John White: Snowstorm triggers vision of ‘66 blizzard spectacle

Anytime I have to deal with a major dump of snow, I’m reminded of what my dad went through.

Lloyd White (left) wears a makeshift snow shield together with City of Winnipeg coworkers during the blizzard on March 4, 1966. (Don Hunter/Winnipeg Tribune/University of Manitoba Archive)

That was some kind of snowfall Tuesday.

Heavy, wet and relentless snow fell over the entire West Kootenay region. It would have been beautiful if I didn’t have to drive and walk through it and, more importantly, shovel it after it finally settled.

My mid-back was already in spasm during the day before I headed out to throw the slushy mess off of the driveway. It’s funny because just the other day I was bragging to someone about having to shovel just once so far this winter. Well maybe not “funny ha, ha.” More “funny, punch you in the throat, John, for jinxing us.”

So if you’re looking for someone to blame for this latest beautiful blanket of pain, you can point a select finger in my general direction.

I’m incredibly thankful to have an all-wheel-drive vehicle at times like these, together with winter tires. Getting around in the quagmire was fairly easy with that combo.

Anytime I have to deal with a major dump of snow, I’m immediately reminded of what my dad went through back in the winter of 1966 in Winnipeg.

It was March 4, and a massive Colorado low powered through the Prairies, delivering a 15-inch blanket of snow that was whipped high by intense winds. The blizzard caused roof-level snowdrifts to form in several neighbourhoods, and many office workers were stranded downtown.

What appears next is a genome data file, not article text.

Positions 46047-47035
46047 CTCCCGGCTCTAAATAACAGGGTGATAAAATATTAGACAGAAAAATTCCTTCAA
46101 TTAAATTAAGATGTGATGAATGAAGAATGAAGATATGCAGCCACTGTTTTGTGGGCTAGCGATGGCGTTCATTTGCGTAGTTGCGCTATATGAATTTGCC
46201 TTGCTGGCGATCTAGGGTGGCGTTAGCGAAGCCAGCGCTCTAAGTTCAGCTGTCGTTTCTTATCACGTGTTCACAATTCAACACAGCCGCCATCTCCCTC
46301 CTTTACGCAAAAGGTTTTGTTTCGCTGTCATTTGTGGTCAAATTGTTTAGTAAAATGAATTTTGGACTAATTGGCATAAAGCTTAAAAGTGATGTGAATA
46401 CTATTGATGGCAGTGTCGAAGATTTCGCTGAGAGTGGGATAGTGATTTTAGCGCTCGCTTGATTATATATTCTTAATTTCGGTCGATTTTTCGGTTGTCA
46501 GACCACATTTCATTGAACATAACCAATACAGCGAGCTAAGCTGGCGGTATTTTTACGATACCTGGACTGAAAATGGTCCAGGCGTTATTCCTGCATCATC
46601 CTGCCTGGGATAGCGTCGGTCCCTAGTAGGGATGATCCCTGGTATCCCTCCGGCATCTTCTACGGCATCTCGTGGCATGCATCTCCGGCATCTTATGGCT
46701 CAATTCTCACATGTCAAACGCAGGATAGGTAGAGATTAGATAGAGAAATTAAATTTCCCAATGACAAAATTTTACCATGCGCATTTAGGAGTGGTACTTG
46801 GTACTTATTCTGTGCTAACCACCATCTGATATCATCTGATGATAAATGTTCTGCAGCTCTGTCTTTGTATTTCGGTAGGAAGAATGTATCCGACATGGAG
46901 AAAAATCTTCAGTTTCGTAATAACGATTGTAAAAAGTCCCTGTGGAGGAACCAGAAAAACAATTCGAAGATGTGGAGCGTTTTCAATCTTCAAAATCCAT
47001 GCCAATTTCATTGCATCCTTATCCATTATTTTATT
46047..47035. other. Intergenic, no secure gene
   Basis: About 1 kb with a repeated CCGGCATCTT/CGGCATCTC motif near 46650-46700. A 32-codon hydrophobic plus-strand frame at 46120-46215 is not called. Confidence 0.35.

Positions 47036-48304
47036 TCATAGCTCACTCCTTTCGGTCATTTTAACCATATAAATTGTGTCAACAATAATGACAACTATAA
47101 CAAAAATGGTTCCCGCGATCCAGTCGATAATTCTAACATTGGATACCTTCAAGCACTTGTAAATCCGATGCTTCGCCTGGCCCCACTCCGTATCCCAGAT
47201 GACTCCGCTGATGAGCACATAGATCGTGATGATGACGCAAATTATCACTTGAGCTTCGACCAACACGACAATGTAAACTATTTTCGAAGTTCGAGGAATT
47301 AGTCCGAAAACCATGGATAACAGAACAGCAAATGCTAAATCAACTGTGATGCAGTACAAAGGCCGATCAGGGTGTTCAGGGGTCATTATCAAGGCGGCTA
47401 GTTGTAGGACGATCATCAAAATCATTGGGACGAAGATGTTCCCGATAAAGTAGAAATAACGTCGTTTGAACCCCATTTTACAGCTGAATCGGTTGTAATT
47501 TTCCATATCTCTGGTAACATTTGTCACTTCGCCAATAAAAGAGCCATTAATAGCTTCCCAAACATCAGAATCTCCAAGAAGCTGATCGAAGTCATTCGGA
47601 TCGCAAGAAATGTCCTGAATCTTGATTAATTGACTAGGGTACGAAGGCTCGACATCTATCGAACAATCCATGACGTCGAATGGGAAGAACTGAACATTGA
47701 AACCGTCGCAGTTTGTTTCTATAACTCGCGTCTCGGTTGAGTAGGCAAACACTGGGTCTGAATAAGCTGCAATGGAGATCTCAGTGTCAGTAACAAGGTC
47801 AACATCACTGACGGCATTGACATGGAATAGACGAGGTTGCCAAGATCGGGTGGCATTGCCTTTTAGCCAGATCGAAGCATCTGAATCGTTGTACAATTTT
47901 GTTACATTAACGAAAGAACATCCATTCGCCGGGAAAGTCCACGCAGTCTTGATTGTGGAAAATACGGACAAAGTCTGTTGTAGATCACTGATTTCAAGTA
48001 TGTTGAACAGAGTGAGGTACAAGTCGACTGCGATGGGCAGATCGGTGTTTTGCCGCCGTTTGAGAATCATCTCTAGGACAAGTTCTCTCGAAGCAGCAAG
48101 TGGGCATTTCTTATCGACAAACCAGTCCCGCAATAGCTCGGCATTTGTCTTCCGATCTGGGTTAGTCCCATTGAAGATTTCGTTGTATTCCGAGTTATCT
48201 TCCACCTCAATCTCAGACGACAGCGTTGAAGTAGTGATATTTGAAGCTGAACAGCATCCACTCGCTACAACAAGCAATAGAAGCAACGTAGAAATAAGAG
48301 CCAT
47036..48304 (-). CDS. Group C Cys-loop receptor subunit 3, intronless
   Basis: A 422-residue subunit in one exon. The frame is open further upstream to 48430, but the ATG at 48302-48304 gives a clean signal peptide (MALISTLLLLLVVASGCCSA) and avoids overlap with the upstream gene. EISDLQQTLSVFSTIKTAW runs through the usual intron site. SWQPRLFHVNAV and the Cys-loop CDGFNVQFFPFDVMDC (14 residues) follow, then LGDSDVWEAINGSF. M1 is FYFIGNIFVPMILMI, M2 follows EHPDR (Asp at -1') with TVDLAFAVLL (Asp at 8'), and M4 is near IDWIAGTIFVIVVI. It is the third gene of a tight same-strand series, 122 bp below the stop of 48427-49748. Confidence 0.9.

It was likely the only day in history where your parents would let you toboggan off of the roof of the house, and the only day that it was physically possible.

For my dad, it was a challenge he and his coworkers at the Metro office at the city took on with fervour and an engineer’s eye for ingenuity.

My sister was just a month old and needed milk from the store. There was no way my mom could leave the house, so my dad decided he had to walk home. He and his quick-thinking coworkers took discarded cardboard boxes, plastic sheeting and duct tape, and created weather shields to brace against the winds and blowing snow. They cut out holes for their arms, and put their legs through the open tops of the boxes. Amazing.

It was a sight to behold, the game trio strutting down Main Street in a blizzard, wearing cardboard boxes with slogans on the front like “Home or Bust.” It was such a spectacle, that Winnipeg Tribune photographer Don Hunter captured it in an image that ran on many front pages, including Los Angeles.

He managed to make it to the corner grocery store near the house and buy the necessary items for the baby. He then had to shovel eight-foot-high snowdrifts that almost entirely blocked the front of the house. It wasn’t soft and easy to move, either. With the wind constantly working the snow into a hard pack, it would have been like moving concrete blocks.

The city was paralyzed for days, but somehow my dad was able to make it home and take care of his family.

As I took a break from pushing the foot of snow off of the driveway sidewalk Tuesday, I marvelled at what that must have been like. I don’t miss those Colorado lows and the Arctic highs that would usually push down from the north after such a storm.

But I sure miss my dad’s brilliance and humour in the face of seemingly insurmountable circumstances.

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